alfalfa field
YIELD MONITOR FOR HAY? New technology from John Deere will essentially allow hay growers to have what grain farmers have: a method to map yields in their fields. Right now it’s only available for two new models of John Deere large square balers.

Precision technology hits the hay field

Hi-Tech Farming: It was only a matter of time — yield monitoring for hay is here.

Framed and hanging just to the right of my desk is a promotional Allis-Chalmers mailer, unfolded and showing a Roto-baler. A neighbor down the road baled fields full of small, round grass hay bales for his beef cows in the ’50s and ’60s. On the far wall is a framed picture of a New Holland Model 65 Hayliner, much like the one I grew up using in the ’60s and ’70s. In a drawer I have literature on Vermeer big round bales. Gary Vermeer, Pella, Iowa, invented the first big round baler in the mid-’70s.

Sitting on my desk is a press release from John Deere, telling the world it just released the Bale Mobile app. The app identifies bale characteristics and tracks yields to simplify decision-making.

Let that sink in for a moment. In effect, this is a yield monitor for hay growers. When you finish baling hay in a field, you can see a summary providing crop tonnage, number of bales made in the field and average moisture readings. In fact, you don’t even have to be in the field. If you’re a large producer and have several balers running, you can track volume and moisture produced by each baler on your iPad while you sit in the pickup or office.

And if you notice a bale is wetter than you like, you can tag it and make sure it’s handled separately. Or if it’s the bale from that weedy patch, you can mark it and separate it.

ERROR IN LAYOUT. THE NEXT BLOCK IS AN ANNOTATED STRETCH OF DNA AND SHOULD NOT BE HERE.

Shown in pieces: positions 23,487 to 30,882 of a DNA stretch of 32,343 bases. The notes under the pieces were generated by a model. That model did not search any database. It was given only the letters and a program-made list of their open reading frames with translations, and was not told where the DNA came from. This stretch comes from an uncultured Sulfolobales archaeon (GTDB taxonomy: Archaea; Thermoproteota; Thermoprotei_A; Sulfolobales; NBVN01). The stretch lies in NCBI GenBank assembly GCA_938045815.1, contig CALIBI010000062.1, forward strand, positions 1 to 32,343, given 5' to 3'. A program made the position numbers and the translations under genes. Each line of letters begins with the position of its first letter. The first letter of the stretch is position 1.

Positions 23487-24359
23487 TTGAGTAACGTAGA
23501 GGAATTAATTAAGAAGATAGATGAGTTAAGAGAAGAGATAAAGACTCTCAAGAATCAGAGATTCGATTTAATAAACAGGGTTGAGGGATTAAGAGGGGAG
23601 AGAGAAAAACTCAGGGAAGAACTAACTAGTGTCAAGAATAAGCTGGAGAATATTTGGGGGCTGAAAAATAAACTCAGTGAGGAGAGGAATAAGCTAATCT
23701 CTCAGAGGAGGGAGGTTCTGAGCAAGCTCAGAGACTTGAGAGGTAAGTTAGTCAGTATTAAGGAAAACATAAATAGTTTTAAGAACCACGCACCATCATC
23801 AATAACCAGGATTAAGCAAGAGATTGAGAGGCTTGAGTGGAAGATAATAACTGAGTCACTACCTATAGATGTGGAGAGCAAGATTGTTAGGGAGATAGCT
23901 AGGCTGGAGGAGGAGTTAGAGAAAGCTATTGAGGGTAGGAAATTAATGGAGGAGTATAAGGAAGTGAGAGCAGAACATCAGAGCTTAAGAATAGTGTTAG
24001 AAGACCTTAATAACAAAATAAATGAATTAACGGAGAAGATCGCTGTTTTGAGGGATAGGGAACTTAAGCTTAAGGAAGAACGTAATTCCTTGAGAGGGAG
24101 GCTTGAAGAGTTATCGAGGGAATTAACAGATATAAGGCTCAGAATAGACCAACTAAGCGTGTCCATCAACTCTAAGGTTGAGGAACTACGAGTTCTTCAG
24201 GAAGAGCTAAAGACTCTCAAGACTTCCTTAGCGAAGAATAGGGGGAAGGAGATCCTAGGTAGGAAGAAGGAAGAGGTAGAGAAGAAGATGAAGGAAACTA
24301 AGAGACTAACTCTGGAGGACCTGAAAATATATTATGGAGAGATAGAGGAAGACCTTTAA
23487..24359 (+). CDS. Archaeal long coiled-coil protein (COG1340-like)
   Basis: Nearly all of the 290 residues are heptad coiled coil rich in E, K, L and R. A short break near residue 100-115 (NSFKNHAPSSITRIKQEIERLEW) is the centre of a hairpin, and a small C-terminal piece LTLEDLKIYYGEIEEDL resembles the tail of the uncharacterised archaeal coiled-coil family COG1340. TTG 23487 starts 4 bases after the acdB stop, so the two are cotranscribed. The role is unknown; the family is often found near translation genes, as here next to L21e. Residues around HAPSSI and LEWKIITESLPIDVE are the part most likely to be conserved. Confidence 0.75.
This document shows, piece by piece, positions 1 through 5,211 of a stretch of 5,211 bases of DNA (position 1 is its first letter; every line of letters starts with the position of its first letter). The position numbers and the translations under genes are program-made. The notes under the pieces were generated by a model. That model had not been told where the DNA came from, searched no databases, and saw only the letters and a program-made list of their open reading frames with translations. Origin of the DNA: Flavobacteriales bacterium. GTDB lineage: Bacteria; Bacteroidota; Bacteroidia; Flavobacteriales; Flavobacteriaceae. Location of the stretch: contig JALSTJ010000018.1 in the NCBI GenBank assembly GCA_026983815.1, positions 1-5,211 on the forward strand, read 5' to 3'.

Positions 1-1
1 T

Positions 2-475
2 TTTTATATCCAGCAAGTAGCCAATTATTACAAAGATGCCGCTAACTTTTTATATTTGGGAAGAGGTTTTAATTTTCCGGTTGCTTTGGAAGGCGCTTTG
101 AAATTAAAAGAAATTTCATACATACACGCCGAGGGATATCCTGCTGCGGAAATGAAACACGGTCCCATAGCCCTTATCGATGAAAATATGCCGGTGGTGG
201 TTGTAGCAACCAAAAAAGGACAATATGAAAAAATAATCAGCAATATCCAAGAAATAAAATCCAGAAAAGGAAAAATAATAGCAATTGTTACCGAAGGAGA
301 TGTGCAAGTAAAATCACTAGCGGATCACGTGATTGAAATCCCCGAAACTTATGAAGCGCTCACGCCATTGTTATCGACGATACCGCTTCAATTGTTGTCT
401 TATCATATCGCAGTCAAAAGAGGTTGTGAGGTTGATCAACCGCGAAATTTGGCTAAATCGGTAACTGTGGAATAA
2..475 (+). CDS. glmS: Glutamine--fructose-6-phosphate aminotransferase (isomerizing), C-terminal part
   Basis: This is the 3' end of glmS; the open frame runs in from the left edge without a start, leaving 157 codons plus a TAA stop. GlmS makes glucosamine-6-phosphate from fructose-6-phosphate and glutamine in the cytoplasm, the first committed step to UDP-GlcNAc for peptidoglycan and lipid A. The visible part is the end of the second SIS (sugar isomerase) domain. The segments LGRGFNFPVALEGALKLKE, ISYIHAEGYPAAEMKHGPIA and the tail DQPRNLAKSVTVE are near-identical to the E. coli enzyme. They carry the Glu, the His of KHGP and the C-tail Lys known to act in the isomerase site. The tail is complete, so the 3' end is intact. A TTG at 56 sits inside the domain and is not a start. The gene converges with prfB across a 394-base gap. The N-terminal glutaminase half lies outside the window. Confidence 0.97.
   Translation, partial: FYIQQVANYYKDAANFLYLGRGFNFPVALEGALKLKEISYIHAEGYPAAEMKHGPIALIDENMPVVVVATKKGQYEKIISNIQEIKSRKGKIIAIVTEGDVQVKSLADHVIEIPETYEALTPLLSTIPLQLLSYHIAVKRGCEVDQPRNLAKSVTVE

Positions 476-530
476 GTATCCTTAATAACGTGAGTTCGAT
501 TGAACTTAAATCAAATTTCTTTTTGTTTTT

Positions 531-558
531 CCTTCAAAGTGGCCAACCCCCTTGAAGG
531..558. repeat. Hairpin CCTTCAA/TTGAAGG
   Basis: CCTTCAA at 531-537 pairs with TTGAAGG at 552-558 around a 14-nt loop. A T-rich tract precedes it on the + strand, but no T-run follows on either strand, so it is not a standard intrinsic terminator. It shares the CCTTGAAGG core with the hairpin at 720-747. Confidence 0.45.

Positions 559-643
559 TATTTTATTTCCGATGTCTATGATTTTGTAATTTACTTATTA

The John Deere Bale Mobile app used in conjunction with John Deere 1 Series large square balers equipped with optional moisture and weight sensors makes this type of information reality.

It just might be time to frame a press release and hang it on the wall — this one is groundbreaking!

Syngenta expands Miravis lineup
Adepidyn is the latest carboxamide fungicide from Syngenta to be approved by the U.S. EPA. It will be the active ingredient in Miravis for peanuts, and should become available in late 2018, Syngenta spokespeople say. This expands the new Miravis line to five products.

The line also includes Miravis Ace for wheat, with a new mode of action against fusarium head scab; Miravis Top for soybeans, with activity on stobilurin-resistant and -susceptible frogeye leaf spot, target spot and septoria brown spot; Miravis Neo for corn and soybeans, which will aid in white mold control; and Miravis Prime for specialty and vegetable crops.

Upgrade without trading planters
Precision Planting is making it easier to do what some farmers have already done — take an existing planter toolbar and upgrade it with Precision Planting technology without trading for a new planter. The company will introduce Ready Row units in time for the 2019 planting season.


1-PIECE ROW UNIT: Save your existing planter toolbar and upgrade your planter with new Ready Row units from Precision Planting. The units will be available for the 2019 season.

The Ready Row units will be complete row units that can be mounted on existing planter toolbars. These row units can be customized with as much or as little of Precision Planting’s lineup of technology as you want.

You can choose gauge wheel options, closing wheel options, hopper configurations and fertility attachments to match the way you want to plant. You can even set them up for faster planting and add the latest on-the-go furrow-sensing technology, so you can adjust planting depth, or raise or lower row cleaners on the go.

For more information, visit precisionplanting.com.

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